With each passing year, the technology becomes even more sophisticated. Case in point: Now scientists can 3-D print with glass. Using 3-D printing methods that are widely available today, a team of German scientists was able to create small, highly detailed glass objects. They published their findings Wednesday in a study in the journal Nature.
While plastics and metals have been 3-D printed for years, glass is a difficult material, largely because it melts at very high temperatures. Other teams have attempted the process before, but the results have either been cloudy or contained individual layers detectable to the human eye.
The German team from the Karlsruhe Institute of Technology circumvented this with a method called stereolithography, which entails using ultraviolet light to shape materials. While a mixture of powdered glass and a liquid polymer is printed into the desired design, UV light shines onto it layer by layer, causing the material to rapidly harden.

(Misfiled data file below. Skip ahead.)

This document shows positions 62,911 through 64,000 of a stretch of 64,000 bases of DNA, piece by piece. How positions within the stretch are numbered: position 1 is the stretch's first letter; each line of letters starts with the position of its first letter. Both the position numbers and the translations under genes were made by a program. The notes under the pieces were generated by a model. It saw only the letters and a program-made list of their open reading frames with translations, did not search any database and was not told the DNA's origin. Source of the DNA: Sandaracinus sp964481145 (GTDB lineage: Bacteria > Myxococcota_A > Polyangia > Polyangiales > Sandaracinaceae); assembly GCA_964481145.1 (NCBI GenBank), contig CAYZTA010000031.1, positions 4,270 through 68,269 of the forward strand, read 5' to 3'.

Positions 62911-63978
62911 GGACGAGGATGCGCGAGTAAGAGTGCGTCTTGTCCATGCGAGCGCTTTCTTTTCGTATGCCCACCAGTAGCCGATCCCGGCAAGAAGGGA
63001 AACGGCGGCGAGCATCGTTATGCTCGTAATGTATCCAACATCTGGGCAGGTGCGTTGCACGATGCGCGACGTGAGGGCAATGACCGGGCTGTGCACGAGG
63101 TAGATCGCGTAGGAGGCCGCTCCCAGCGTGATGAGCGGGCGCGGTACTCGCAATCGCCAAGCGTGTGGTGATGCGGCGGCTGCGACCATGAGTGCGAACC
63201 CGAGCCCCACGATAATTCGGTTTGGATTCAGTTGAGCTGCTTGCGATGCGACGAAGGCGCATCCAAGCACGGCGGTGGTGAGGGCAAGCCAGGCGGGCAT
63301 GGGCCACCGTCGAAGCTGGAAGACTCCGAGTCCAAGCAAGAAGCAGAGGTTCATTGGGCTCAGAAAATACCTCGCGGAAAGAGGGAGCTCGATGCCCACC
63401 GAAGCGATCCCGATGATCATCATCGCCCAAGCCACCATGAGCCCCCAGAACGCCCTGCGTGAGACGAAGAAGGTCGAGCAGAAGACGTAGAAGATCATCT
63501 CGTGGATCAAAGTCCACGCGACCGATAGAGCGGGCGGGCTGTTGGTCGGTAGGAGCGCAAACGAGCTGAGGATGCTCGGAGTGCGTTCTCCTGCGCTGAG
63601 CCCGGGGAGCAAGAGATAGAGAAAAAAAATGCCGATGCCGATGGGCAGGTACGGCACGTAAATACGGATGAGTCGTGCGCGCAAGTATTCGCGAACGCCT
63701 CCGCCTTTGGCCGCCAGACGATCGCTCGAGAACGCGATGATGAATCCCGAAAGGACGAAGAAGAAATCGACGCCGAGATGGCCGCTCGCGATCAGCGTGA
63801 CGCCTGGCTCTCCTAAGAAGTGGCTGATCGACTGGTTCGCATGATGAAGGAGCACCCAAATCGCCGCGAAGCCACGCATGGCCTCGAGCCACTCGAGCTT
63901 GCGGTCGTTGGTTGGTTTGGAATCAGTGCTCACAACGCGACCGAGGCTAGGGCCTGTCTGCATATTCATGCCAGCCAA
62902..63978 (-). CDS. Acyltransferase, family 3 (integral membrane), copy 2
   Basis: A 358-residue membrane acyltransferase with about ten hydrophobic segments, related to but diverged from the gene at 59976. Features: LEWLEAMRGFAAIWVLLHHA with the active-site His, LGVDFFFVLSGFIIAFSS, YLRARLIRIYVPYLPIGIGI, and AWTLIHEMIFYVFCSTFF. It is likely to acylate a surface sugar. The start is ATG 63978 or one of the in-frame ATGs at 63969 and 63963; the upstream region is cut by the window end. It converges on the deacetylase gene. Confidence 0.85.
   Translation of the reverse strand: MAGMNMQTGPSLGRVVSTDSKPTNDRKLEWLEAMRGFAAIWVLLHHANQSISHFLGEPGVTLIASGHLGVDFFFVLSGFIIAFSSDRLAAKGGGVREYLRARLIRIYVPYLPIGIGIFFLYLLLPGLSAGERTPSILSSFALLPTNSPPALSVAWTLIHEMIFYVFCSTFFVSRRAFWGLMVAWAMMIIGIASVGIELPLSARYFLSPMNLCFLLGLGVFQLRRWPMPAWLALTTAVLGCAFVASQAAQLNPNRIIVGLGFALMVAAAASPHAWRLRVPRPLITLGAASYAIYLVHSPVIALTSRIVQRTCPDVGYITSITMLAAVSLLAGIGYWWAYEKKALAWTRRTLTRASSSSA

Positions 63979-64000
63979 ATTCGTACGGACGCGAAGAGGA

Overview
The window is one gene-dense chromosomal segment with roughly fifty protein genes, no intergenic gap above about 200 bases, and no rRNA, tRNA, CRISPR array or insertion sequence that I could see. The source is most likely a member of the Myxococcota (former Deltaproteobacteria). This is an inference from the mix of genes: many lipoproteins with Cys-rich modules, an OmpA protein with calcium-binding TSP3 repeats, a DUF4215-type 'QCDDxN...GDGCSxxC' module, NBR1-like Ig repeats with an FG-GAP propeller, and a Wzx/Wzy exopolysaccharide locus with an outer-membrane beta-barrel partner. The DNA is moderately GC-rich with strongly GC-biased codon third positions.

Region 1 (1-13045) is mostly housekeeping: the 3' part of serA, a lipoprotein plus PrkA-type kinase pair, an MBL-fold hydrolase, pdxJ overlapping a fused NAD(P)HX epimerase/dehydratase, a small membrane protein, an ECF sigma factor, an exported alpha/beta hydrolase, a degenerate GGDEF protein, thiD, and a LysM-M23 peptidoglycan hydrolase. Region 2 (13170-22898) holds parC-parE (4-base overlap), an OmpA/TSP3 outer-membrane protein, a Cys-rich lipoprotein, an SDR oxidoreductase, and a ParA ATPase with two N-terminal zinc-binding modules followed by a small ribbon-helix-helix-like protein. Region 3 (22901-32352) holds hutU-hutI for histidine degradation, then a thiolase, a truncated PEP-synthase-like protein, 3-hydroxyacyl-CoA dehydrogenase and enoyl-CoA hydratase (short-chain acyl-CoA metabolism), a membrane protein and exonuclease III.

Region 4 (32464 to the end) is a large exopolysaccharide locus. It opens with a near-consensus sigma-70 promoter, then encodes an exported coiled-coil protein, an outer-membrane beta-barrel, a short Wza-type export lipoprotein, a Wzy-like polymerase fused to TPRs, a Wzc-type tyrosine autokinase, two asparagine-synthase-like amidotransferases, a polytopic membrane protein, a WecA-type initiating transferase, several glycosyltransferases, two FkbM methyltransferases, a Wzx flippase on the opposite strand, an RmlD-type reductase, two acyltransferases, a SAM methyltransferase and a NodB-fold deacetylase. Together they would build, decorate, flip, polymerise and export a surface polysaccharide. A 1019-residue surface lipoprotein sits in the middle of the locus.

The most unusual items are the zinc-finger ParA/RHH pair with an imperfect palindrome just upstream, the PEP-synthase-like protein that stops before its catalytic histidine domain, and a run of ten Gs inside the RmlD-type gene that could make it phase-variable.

The entire object then goes into a high-temperature kiln, which fuses the glass together and burns away any excess materials. The result is a transparent glass object that lacks any distinct layers.
Bastian Rapp, one of the paper's authors, told the The New York Times the process will be able to create glass that's smooth enough for windows and mirrors and intricate enough to serve as a lens on camera phones. Rapp says the process will be far easier and less costly than today's glass-making practices, which generally involve melting sand and placing it in vats of molten tin, then using hazardous chemicals to add finer details.
Three-dimensional printing will let manufacturers design objects using software, then let the machines do the rest. While the objects the team created were only several centimeters in size, Rapp told the Times that eventually the process could be used for larger glass structures, like facades for skyscrapers.
Some clothing companies, like Under Armour and Adidas, have begun 3-D printing parts for use in sneakers. Airplane manufacturers such as Boeing and GE have increasingly turned to 3-D printing to create plane parts.
So far, 3-D printers intended for the home haven't become a mainstream trend. But Rapp thinks this day is coming. "Maybe, in the future," he told the Times, "if you drop a drinking glass, you could 3-D-print a new one."